Mental Health is … Accepting the Pain to Get the Gain

Mental Health is … Accepting the Pain to Get the Gain

If you want long-term gain, you need to accept short-term pain. We want ‘quick-fix’ solutions and instant gratification but reaping never comes before sowing.

When my counselor said we would have to go through this unbearable feeling, I felt a kind of pulling back.

Did I really want to go THERE?

‘You can’t go around it’ he continued, and I knew he was right. 

I had seen others avoid and run from the tough stuff many times.

All of them had remained stuck in their lives.

Wheels spinning over the same old problem. Misery created for themselves and those in a relationship with them.

If I wanted the ‘abundant life,’ then I would have to slay the demons of my past haunting my present.

He promised that I wouldn’t be alone on the path. He would be there, and others had left well-trodden footprints that I could step into.

Cowards don’t get help

I think the bravest people I know are the ones who are willing to face themselves. They are willing to go where no one has gone before.

Maybe in counseling rooms, there should have a sign – ‘Only brave people come here.’

With honesty, there is a relentless pursuit of wholeness and holiness.

There is a choice of the narrow path that Jesus says will bring life.

A narrow path where you squeeze between huge unyielding boulders and to get through you have to jettison some of the beliefs you have been carrying.

If life were easy everyone would be living it.

Mind to do the work

Imagine living your life in a city of rubble. You build houses out of what you can find. A few stones here and there. Timbers holding up flimsy roofs.

Its functional, tolerable but not ideal. You know things can be better, but there is always the threat of yet another invading army sweeping over your town.

You have no walls of defense. You are vulnerable, and so you never grow.

A wall builder comes to your town and inspires hope into your heart, but it’s going to take work.

This is the story of Nehemiah who comes to tumbled down Jerusalem.

The people rally together and begin to do the work of rebuilding.

All except for one group of people.

Next to them the Tekoites made repairs; but their nobles would not put their shoulders to the work of their Lord Nehemiah 3:5

These nobles didn’t want to get their hands dirty. They didn’t want to take direction from someone else.

Broken to Built: 31 Days of Rebuilding with Nehemiah

To dig, sweat, and shift rock.

They wanted the glory but without the story.

Read more about this in my book Broken to Built. 

The Short-term pain for the Long-term gain  

Someone with good mental health has a willingness to accept short-term pain for the long-term gain.

They know and accept that there are no shortcuts to success.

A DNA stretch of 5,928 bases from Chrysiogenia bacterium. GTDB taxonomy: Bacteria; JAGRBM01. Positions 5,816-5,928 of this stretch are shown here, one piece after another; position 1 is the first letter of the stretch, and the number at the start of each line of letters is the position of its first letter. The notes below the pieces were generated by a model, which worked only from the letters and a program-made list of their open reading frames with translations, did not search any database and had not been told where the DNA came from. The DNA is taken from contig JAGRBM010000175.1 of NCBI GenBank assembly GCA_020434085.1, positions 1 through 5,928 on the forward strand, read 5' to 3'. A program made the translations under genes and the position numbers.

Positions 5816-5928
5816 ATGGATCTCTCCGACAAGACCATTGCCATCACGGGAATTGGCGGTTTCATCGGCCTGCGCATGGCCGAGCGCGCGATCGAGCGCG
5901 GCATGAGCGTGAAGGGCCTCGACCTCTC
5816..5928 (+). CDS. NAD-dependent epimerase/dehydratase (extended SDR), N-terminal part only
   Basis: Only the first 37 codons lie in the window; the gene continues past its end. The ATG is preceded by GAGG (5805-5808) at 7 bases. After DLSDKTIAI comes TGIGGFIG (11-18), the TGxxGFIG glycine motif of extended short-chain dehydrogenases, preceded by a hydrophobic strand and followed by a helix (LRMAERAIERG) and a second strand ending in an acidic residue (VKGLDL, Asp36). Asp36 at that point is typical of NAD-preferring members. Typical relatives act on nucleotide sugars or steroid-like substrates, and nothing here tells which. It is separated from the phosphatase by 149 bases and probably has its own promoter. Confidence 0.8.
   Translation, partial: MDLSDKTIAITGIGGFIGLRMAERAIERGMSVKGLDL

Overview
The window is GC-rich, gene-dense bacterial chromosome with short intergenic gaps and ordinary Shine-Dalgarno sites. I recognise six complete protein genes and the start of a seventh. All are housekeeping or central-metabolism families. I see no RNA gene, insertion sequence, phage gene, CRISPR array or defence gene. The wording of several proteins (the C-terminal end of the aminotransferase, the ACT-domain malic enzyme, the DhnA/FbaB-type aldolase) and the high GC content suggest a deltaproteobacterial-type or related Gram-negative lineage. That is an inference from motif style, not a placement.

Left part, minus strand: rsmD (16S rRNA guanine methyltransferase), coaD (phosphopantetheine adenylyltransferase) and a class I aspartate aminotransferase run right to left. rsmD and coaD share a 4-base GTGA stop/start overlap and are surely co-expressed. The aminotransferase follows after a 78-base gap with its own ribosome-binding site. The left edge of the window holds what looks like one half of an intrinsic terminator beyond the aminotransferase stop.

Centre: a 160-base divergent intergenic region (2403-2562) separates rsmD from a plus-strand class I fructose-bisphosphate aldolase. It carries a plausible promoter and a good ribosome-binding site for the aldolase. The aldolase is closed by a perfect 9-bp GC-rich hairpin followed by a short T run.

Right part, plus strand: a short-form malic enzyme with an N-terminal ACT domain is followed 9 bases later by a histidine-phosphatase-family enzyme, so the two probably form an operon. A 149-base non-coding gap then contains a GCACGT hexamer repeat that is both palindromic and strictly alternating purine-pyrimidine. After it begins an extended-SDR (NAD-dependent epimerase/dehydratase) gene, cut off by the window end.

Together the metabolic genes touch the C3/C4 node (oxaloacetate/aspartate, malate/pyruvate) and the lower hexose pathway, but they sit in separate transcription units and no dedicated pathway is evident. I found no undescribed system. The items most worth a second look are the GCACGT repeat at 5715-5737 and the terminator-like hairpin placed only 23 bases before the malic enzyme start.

The training athlete rises early to run, swim, lift weights because they have an eye on the long-term.  They know the pain of tired legs and aching muscles.

As I write this, it is 5 am, and part of me would rather be still in bed, but I do this because I believe that there is a long-term gain to be had both in myself and hopefully in you the reader.

The work begins with the knee

If there is one quality in all of those on the narrow path it is worn down knees from all the times the knees have kissed the ground in broken humility.

We are the prodigal son or daughter coming to their senses in the pigpen.

Admitting how we have got things wrong.

Sometimes the best thing we can do for each other
is talk honestly about being wrong.
Nadia Bolz-Weber

That short little phrase ‘I was wrong’ can be so hard to say. Yet, it is the first seed sown for an unbelievably good harvest.

What! You too?

One of the best qualities of any recovery group is the ground-zero effect it offers. Everyone there has a story of failed humanity to share. There is an invite to push through together on the wave of the ‘just for one day’  mantra.

Friendship is born at that moment when one person says to another:
‘What! You too? I thought I was the only one.
C.S. Lewis

The long-term gain comes with the daily commitment to the short-term gain.

We do this in a community where each person discovers they are not the only one.

If you want long-term gain, you need to accept short-term pain. We want ‘quick-fix’ solutions and instant gratification but reaping never comes before sowing.

Quotes to consider

  • God continues to reach into the graves we dig for ourselves and pull us out, giving us new life, in ways both dramatic and small. Nadia Bolz-Weber  Pastrix: The Cranky, Beautiful Faith of a Sinner & Saint
  • God’s grace to me is that my brokenness is not the final word. Nadia Bolz-Weber Pastrix: The Cranky, Beautiful Faith of a Sinner & Saint
  • Change is difficult. Only when the pain that comes from remaining the same becomes greater than the pain of change, do we get serious about getting help. David Riddell
  • Self-control is the ability to postpone immediate pleasure in order to confront less attractive tasks. (Will-power comes from insight) David Riddell
  • Living is not for spectators. To live abundantly demands that we take risks in coming down from the grandstand and getting involved. David Riddell
  • The truth will set you free to enter heaven, but first, it will hurt like hell. David Riddell

Questions to answer

  1. What do avoid and why?
  2. Where have you accepted short-term pain for a long-term gain?
  3. Are the wheels of your life spinning? Are you caught in a cycle of repeating the same old mistakes time and time again? What will it take for you to be brave and face the unbearable feelings you keep avoiding?

Further Reading

Just Don’t Touch That Button – Your Unbearable Feeling

In Recovery YOU Have To Do The Work

Is Taking A Spiritual Bypass Harming Your Mental Health?

 

Barry Pearman

This is a series based on ’12 Fundamentals of Mental Health’ by David Riddell

Image cc: Luke Besley